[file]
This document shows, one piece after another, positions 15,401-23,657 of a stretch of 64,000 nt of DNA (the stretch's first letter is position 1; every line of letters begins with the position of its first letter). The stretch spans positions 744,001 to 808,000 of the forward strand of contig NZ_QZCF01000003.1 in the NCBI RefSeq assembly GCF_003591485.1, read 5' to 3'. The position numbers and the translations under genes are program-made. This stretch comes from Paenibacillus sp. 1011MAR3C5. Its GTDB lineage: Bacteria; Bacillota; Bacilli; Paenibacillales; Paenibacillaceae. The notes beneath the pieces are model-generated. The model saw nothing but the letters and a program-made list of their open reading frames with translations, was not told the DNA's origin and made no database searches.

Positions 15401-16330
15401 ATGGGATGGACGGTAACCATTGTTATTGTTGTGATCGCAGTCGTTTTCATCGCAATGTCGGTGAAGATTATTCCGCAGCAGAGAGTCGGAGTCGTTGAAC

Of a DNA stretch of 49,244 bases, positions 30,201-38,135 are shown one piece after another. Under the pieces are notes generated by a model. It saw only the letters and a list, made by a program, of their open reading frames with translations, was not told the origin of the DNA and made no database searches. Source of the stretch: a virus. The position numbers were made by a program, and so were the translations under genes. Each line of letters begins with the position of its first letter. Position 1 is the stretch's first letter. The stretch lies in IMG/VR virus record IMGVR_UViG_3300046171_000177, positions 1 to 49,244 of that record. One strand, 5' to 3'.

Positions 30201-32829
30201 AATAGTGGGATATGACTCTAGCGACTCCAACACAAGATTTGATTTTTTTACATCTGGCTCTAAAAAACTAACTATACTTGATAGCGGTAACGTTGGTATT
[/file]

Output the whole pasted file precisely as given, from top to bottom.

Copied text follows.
This document shows, one piece after another, positions 15,401-23,657 of a stretch of 64,000 nt of DNA (the stretch's first letter is position 1; every line of letters begins with the position of its first letter). The stretch spans positions 744,001 to 808,000 of the forward strand of contig NZ_QZCF01000003.1 in the NCBI RefSeq assembly GCF_003591485.1, read 5' to 3'. The position numbers and the translations under genes are program-made. This stretch comes from Paenibacillus sp. 1011MAR3C5. Its GTDB lineage: Bacteria; Bacillota; Bacilli; Paenibacillales; Paenibacillaceae. The notes beneath the pieces are model-generated. The model saw nothing but the letters and a program-made list of their open reading frames with translations, was not told the DNA's origin and made no database searches.

Positions 15401-16330
15401 ATGGGATGGACGGTAACCATTGTTATTGTTGTGATCGCAGTCGTTTTCATCGCAATGTCGGTGAAGATTATTCCGCAGCAGAGAGTCGGAGTCGTTGAAC

Of a DNA stretch of 49,244 bases, positions 30,201-38,135 are shown one piece after another. Under the pieces are notes generated by a model. It saw only the letters and a list, made by a program, of their open reading frames with translations, was not told the origin of the DNA and made no database searches. Source of the stretch: a virus. The position numbers were made by a program, and so were the translations under genes. Each line of letters begins with the position of its first letter. Position 1 is the stretch's first letter. The stretch lies in IMG/VR virus record IMGVR_UViG_3300046171_000177, positions 1 to 49,244 of that record. One strand, 5' to 3'.

Positions 30201-32829
30201 AATAGTGGGATATGACTCTAGCGACTCCAACACAAGATTTGATTTTTTTACATCTGGCTCTAAAAAACTAACTATACTTGATAGCGGTAACGTTGGTATT